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NHL history comes full circle at Centennial Classic

Auston Matthews, Anthony Mantha join past stars to begin yearlong celebration of League's 100th anniversary

by Nicholas J. Cotsonika @cotsonika / Columnist

TORONTO -- In the end, amid the ceremony and spectacle, the ultimate expression of where the NHL has been and where it is going was made on the ice.

The 2017 Scotiabank NHL Centennial Classic was an outdoor game designed to romanticize hockey's roots and begin a yearlong celebration of the League's 100th anniversary.

The rink was set in the middle of a giant '100' in Exhibition Stadium on a cold, clear winter's day. The first 33 of the 100 Greatest NHL Players, representing the first half-century of League history, were unveiled. Two Original Six teams started slowly, then battled back and forth in the third period before a crowd of 40,148.

The box score will show that center Auston Matthews scored his second goal of the game 3:40 into overtime, lifting the Toronto Maple Leafs to a 5-4 victory, after Detroit Red Wings forward Anthony Mantha scored his second of the game with 1.1 seconds left in the third period to force OT. But it will not show the significance.

Matthews was born in California. He was raised in Arizona. He did not grow up in a traditional hockey environment playing shinny outdoors. Yet he fell in love with the game by rooting for a team in the desert, the Arizona Coyotes, and became the No. 1 pick in the 2016 NHL Draft.

Now Matthews was the star of a big event in Canada. Now he has 20 goals and 32 points, leading NHL rookies, at age 19. Now he is part of the future of one of the League's oldest, proudest franchises.

This is how far the NHL has come.

"It was a blast out there, a lot of fun," Matthews said. "Definitely one of the best moments in hockey I've ever experienced for myself. It's pretty special."

Video: DET@TOR: Matthews shines at the Centennial Classic

Mantha was born in Quebec. He is the grandson of Andre Pronovost, who played 556 NHL games for the Montreal Canadiens, Boston Bruins, Red Wings and Minnesota North Stars in 1950s and '60s; won the Stanley Cup four times; and played with 11 of the 33 greatest players unveiled before the game, including Maurice "Rocket" Richard and Gordie Howe.

Now Mantha was on the ice with his grandfather in Section 109. Now he has five goals in his past five games, at 22. Now he is part of the future of one of the League's oldest, proudest franchises, one of his grandfather's former teams.

This is how the NHL is connected to its past.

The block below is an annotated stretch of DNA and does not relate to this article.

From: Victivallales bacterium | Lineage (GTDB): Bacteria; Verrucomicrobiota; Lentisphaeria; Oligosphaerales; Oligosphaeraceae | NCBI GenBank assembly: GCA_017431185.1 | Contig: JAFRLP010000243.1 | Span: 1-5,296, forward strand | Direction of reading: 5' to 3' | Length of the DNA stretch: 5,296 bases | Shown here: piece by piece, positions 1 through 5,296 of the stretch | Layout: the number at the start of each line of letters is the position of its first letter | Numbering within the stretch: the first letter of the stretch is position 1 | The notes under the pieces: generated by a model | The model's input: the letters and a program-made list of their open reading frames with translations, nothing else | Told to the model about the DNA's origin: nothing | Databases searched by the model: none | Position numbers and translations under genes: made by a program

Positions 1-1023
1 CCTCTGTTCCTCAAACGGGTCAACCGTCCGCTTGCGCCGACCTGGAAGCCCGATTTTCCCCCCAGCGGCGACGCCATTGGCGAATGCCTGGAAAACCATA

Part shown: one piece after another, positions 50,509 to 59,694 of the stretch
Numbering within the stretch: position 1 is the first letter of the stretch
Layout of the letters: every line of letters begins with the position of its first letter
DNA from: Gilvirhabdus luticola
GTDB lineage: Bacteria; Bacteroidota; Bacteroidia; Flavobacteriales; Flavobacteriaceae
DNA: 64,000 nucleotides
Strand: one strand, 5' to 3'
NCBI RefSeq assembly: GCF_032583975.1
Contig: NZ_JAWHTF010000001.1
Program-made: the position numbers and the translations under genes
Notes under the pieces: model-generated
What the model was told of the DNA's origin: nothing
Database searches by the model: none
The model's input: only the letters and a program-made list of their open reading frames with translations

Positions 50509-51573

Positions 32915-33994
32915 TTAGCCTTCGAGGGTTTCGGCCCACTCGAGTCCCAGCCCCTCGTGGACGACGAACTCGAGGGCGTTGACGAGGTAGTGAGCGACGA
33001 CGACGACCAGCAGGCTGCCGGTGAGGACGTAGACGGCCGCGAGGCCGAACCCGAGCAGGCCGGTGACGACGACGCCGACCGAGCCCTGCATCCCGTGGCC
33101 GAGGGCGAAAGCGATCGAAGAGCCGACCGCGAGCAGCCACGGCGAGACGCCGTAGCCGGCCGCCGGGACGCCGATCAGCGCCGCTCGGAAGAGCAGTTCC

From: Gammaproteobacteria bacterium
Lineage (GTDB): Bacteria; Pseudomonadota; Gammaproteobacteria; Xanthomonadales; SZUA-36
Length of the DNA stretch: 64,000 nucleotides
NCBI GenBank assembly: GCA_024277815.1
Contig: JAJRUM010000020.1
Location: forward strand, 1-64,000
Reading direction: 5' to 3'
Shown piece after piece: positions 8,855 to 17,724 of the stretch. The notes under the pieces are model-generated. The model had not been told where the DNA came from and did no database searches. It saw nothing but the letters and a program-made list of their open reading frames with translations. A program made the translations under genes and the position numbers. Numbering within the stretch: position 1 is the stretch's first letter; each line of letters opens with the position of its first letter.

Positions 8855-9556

"He told me stories about the Rocket a lot, how he was the best player he played with, about Jean Beliveau," Mantha said of his grandfather. "It's just a lot of history."

Think of that history. The NHL was born Nov. 26, 1917. It played its first games Dec. 19, 1917, when the Canadiens defeated the Ottawa Senators 7-4 and the Montreal Wanderers defeated the Toronto Arenas, as the Maple Leafs were known then, 10-9.

Players once wore wool sweaters, swung wooden sticks with flat blades and couldn't pass the puck forward. Franchises came and went. Then the NHL went through the Original Six era and expansions and modernizations.

Video: DET@TOR: Mantha lights lamp twice in Red Wings' loss

Now it has 30 teams, with another on the way next season in the Vegas Golden Knights. Players wear high-tech fabrics, swing composite sticks with curves and play games outdoors in football and baseball stadiums before thousands of people.

"There is nothing that can replace history, and the history of our game is as good as, or better than, any other sport in the world," said Wayne Gretzky, the NHL's all-time leading scorer and Centennial Ambassador. "That's what makes it so special."

After answering questions from fans at The PreGame fan festival Sunday, Gretzky ducked into the Centennial Fan Arena, a mini, mobile Hockey Hall of Fame on two truck trailers that will tour NHL cities this year. He surprised fans who were looking at the exhibits.

"I was about to walk out," said Robert Ketis, 36, of Guelph, Ontario. "And then I was like, 'Wait, no, I'm not.' "

Gretzky approached a glass case displaying sticks.

"Is there a Gretzky stick in there?" Ketis asked.

"Yes," Gretzky said.

Video: Bettman, Gretzky reflect on 100 years of the NHL

Sure enough, there was a stick with a high-polish aluminum shaft Gretzky used in 1993 with the Los Angeles Kings to score his 100th and 101st Stanley Cup Playoff goals.

Gretzky grew up going to the Hockey Hall of Fame when it was at the Canadian National Exhibition. Now here he was back on the same grounds, studying exhibits again. One showed him and his hero, Howe.

"We all grow up with the same dream," Gretzky said.

Gretzky participated in the ceremony unveiling 33 of the greatest players. There were the families of Beliveau, Howe, Richard, Doug Harvey, Jacques Plante, Terry Sawchuk and more, and there were Johnny Bower, John Bucyk, Glenn Hall, Red Kelly and Dave Keon themselves.

"We are honored to be honoring them," NHL Commissioner Gary Bettman said.

The best way to honor them? To carry on the tradition, to grow the game, to make it better and better, to put on a show like Matthews and Mantha did.

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